April 17, 2014 --
Each April, the Marine Corps Logistics Base Albany community pauses to focus on its littlest hero — the military child.
Although they don’t deploy or go off to war,they serve their country alongside their service member parents and are affected by those events just the same.
April was designated as the Month of the Military Child by former secretary of defense Caspar Weinberger in 1986 as a way to recognize the sacrifices and obstacles unique to the children of service members.
Here, Col. Don Davis, commanding officer, MCLB Albany, signed a Month of the Military Child proclamation, April 8, in front of the Child Development Center recognizing military children for their service.
CDC preschool children kicked off the ceremony singing, “My Country ’Tis of Thee,” “God Bless America” and waved American flags during “You’re a Grand Old Flag.”
“This is our nation’s most precious resource,” Davis said. “It is important to recognize the military child. They face a lot of challenges while we are deployed, while (spouses) are home by themselves taking care of the home front and moving kids from school to school.”
Davis said although April is set aside to focus on military children, it is done all year long.
Becky Shiver, a mother and manager, Exceptional Family Member Program, Marine Corps Community Services Family Care Branch, Marine Corps Community Services, MCLB Albany, attended the proclamation signing.
“Celebrating the Month of the Military Child helps us to remember the entire military family serves our country,” Shiver said. “The Child Development Center takes pride in serving military families and especially the military child. I am grateful my child attends class alongside these smallest of heroes.”
To honor military children for their sacrifices and service, the CDC held a parade Friday.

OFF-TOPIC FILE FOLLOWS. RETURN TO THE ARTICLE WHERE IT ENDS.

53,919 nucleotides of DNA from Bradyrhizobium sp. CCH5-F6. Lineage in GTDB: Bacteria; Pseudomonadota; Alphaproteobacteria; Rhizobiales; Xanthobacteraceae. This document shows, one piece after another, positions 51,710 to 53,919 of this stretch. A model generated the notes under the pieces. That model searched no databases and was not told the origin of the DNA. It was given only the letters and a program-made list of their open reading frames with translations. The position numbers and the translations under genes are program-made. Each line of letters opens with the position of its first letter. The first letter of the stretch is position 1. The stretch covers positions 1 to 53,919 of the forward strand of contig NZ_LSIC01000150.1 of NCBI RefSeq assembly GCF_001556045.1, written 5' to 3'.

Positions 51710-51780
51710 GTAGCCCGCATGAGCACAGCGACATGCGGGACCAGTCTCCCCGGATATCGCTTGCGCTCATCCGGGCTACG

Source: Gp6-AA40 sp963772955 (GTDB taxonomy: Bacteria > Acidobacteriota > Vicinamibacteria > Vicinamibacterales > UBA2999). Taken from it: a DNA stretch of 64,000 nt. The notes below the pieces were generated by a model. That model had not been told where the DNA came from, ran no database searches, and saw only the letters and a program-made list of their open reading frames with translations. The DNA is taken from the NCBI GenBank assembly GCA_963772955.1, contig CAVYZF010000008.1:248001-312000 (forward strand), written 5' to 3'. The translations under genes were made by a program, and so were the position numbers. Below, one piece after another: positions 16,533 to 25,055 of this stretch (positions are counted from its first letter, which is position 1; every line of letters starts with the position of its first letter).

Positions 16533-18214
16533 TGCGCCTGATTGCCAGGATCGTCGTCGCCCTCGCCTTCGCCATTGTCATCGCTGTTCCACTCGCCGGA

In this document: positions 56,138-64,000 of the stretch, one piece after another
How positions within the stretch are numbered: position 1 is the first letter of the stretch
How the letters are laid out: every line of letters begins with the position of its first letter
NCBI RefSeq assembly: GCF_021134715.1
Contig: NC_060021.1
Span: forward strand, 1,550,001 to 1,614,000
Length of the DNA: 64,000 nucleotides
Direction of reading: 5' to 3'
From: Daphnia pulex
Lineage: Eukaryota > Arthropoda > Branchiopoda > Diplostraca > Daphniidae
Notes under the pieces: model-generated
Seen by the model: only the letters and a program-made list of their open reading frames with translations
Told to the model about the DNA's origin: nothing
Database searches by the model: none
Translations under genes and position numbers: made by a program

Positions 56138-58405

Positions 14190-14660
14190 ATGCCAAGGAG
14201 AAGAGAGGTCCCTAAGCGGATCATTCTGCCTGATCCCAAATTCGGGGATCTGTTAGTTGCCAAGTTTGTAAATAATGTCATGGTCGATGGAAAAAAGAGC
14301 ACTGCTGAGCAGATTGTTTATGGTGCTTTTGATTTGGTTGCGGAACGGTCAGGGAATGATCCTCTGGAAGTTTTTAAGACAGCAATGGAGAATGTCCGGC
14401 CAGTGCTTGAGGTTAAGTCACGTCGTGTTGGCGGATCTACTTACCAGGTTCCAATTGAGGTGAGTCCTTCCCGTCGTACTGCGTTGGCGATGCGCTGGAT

Some service members held their children’s hands as they walked by their sides while others carried them in their arms during the parade.
Sgt. Anthony Fernandez, supply systems analyst, Logistics Capabilities Center, Marine Corps Logistics
Command, was among several service members who attended the parade.
“It was important for me not only to be there for my daughter, but also for my wife and son and also in support of the CDC as a whole,” he said. “Family is important, with all the time spent at work or on duty, plus training and getting orders to move. Marines are used to it, but we sometimes forget to think about the toll it takes on our little ones. Why not have (a) month devoted to our children.”
The Month of the Military Child Parade is an important annual event celebrated in April by the CDC, according to Dorothy Bryant, director, CDC, MCCS, MCLB Albany.
“We take the time to observe and honor our military families for the sacrifices they make for us every day,” Bryant said. “Many of our military families face deployments often and we are always grateful for their service and when they return home safely.”
She said the Month of the Military Child brings awareness to the struggles military children face every day.
“It is important to celebrate military children because they sacrifice a lot during their parent’s service time as well,” Bryant said. “They are challenged with having parents away for periods of time and also moving from base to base and community to community.”
She continued, “Our goal is to nurture and love them daily and help fill some of the voids they feel while parents are performing military duties. We are forever indebted to our Marines and Sailors.”
According to Bryant, the CDC serves more than 130 children from infants to age 12.
Michelle Ramos, director, Youth/Teen Center, MCLB Albany, emphasized the Month of the Military
Child recognizes all military children, including big kids too, for their contributions to their families and service to the nation.
“At the Youth/Teen Center, we serve youth and teens ages 9-18,” Ramos said. “Over the years, I have seen our youth and teens pitch in when their parent is deployed and say goodbye to their friends because, once again, it is time to move.
“Our military kids are resilient, but it is nice to pause and show appreciation because over the course of their parent’s military career, they make a lot of sacrifices, too,” she added.
According to the Department of Defense 2012 Demographics Profile of the Military Community, there are approximately 2 million military children, ranging in ages from newborn to 22 years old.
The largest percentage of children are between newborn and 5 years of age, 37.5 percent, followed by 6 to 11 years of age, 30.4 percent, and 12 to 18 years of age, 24.9 percent. Only 7.2 percent of DoD military children registered as family members are between 19 and 22 years of age, according to the website, www.militaryonesource.mil/12038/MOS/Reports/ 2012_Demographics_Report.pdf.